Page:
PG&E recently announced plans to close the Diablo Canyon nuclear plant by 2025 and replace it with renewable energy. What does this mean for Californians?
David R. Baker, Energy Reporter, San Francisco Chronicle
John Geesman, Attorney, Dickson Geesman LLP
Dian Grueneich, Former Commissioner, California Public Utilities Commission
Michael Shellenberger, President, Environmental Progress
This program was recorded in front of a live audience at the Commonwealth Club of California on August 9, 2016
Speakers at this Event
Greg Dalton: From the Commonwealth Club of California this is Climate One, changing the conversation about energy, economy and environment. I'm Greg Dalton. The era of atomic energy in California is coming to an end. Pacific Gas & Electric recently announced plans to close the last remaining nuclear power plant in the state. The Diablo Canyon power plant near San Luis Obispo has operated since the early 1970s and will be closing the next seven or eight years. In a surprise move, PG&E joined with several longtime adversaries – environmentalists, and anti-nuclear groups – to craft a plan to replace Diablo Canyon’s electricity with renewable solar and wind power. Over the next hour, we will discuss what this milestone means for California's fight against climate disruption. What closing Diablo Canyon will reduce or increase carbon pollution. What does it mean for the state’s clean energy push?
Joining our live audience we’re pleased to have four guests with varying views on nuclear power in the age of climate disruption. David Baker is a reporter for the San Francisco Chronicle where he covers PG&E and other energy companies. John Geesman is former executive director of the California Energy Commission. He’s a legal advisor to the Alliance for Nuclear Responsibility, an anti-atomic group that supports PG&E's plan to close Diablo Canyon. Dian Grueneich is a former Commissioner of the California Public Utilities Commission who is now with the Precourt Institute for Energy at Stanford. Michael Shellenberger is President of Environmental Progress, a pro-nuclear advocacy group. Please welcome them to Climate One.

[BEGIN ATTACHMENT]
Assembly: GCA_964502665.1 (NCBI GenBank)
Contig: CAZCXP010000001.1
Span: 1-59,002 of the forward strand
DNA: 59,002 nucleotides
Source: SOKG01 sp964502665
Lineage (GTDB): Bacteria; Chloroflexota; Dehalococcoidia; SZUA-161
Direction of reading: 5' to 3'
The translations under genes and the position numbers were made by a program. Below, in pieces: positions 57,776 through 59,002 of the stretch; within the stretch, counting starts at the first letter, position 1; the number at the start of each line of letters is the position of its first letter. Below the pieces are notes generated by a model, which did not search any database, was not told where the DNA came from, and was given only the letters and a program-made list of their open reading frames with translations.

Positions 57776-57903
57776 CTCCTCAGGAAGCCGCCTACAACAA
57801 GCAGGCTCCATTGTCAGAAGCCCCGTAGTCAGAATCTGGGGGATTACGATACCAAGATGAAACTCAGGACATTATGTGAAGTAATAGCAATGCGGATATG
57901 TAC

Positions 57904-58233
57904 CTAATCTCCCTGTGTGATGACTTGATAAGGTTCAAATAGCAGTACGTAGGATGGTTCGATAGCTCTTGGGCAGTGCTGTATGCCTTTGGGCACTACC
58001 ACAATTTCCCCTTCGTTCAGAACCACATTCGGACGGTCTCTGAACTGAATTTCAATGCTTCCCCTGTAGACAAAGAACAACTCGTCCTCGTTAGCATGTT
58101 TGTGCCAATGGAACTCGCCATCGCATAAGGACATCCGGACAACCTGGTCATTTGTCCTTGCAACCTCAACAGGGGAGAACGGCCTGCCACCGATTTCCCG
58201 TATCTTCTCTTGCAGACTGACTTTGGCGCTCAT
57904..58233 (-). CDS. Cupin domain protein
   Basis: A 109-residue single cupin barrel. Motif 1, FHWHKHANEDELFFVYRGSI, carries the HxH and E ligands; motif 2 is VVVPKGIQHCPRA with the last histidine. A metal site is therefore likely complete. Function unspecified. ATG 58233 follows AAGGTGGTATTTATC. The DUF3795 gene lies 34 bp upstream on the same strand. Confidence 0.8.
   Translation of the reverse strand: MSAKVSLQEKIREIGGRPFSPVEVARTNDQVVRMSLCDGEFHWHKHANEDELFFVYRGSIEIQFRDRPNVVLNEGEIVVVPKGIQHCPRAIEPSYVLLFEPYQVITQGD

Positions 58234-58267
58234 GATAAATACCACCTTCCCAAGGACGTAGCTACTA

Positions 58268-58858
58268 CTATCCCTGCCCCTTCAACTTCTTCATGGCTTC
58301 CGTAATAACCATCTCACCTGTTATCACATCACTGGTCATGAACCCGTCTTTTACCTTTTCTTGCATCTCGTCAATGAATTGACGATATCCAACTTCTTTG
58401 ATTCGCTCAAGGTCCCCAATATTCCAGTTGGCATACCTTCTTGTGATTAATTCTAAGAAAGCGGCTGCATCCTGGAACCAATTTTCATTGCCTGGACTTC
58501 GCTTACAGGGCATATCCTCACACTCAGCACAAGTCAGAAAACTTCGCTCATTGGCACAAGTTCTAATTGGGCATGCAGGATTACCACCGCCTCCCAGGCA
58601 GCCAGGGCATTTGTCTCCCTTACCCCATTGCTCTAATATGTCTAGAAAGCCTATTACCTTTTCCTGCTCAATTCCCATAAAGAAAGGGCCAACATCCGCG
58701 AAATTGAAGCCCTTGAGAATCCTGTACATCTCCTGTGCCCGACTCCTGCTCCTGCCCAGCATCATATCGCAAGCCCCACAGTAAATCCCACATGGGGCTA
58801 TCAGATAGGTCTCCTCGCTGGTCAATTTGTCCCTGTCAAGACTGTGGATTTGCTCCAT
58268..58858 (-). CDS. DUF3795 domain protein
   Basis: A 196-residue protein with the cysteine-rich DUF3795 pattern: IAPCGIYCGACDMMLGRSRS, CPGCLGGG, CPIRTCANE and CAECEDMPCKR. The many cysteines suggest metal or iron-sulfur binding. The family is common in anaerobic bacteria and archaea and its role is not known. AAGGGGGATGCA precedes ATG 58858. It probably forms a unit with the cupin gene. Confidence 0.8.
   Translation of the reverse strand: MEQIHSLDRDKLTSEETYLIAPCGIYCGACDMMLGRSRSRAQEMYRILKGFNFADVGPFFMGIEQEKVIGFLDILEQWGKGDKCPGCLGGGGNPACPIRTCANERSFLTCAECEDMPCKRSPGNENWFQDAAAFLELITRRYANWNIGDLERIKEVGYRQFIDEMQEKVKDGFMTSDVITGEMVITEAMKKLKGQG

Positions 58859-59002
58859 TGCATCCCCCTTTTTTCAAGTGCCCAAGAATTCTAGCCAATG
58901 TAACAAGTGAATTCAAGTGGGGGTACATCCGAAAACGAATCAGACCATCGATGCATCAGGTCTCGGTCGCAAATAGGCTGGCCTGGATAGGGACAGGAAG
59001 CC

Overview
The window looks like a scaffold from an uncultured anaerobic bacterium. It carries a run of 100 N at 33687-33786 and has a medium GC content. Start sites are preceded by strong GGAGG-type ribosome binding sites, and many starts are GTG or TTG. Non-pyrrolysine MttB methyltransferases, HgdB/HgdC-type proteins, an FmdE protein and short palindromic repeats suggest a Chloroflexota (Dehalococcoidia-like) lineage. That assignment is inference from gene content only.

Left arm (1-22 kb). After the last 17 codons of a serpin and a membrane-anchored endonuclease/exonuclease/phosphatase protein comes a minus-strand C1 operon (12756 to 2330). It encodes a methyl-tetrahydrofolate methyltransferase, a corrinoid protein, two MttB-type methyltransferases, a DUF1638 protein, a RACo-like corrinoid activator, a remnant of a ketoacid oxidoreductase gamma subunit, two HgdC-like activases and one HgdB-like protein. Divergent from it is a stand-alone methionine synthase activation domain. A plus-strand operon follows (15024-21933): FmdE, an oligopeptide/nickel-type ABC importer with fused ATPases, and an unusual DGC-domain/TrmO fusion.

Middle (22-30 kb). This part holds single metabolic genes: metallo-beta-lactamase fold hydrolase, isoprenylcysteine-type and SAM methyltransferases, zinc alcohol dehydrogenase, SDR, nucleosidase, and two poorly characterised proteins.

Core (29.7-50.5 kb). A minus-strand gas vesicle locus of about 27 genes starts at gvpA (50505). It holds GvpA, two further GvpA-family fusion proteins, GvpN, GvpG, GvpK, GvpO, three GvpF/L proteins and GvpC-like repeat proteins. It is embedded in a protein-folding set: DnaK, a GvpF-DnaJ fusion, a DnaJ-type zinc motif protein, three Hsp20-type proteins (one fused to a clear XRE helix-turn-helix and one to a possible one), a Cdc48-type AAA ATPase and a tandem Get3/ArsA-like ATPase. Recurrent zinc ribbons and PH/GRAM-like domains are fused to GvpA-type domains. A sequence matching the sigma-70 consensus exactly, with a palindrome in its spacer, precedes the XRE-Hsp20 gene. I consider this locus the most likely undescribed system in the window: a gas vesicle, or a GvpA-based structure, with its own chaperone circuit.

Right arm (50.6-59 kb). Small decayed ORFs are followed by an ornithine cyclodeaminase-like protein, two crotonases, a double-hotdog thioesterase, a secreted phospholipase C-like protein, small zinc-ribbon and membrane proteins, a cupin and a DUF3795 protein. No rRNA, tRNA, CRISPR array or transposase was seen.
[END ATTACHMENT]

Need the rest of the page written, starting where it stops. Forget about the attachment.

Welcome all of you. Before we begin, I want to say that we invited PG&E to be part of this conversation and we had some back and forth. We will hear directly from a PG&E executive and of course during the audience in question portion we welcome anyone to do that, to join us then. But David Baker, let's begin with you. Set the context in terms of powering the California economy. How big a deal is this, shutting down Diablo Canyon, which is 20% of PG&E's power?
David Baker: It's quite a big deal. Not just in terms of PG&E, but in the entire state. The state had up until a couple years ago two nuclear power plants running. And then in 2012, one of them closed down because it had a little bit of radioactive steam that leaked out of a particular part. And it turned out that the plant had just spent a whole lot of money on new equipment that was badly designed or just not working properly. And rather than go through the whole process of trying to keep it open relicensing and all that, its owners decided to close it down. So that left us with just one plant, Diablo Canyon. And to give you a sense of how big the plant is in terms of its importance to the state; last year it was 9% more than 9% of all the electricity that was generated within California's borders so all of that coming out this one plant.
So it was a bit of a bombshell the spring when PG&E announced that rather than going for extending the licenses and keeping it open another 20 years up until 2045, they were going to agree to close it down when it's final license expires in 2025. And they say that they can do this and replace as much power from the plant that as they need to replace with energy efficiency, solar, wind and some energy storage. Still need to find out exactly how they plan to do that. But they have not quite a decade to do it. So it's a huge change if it happens.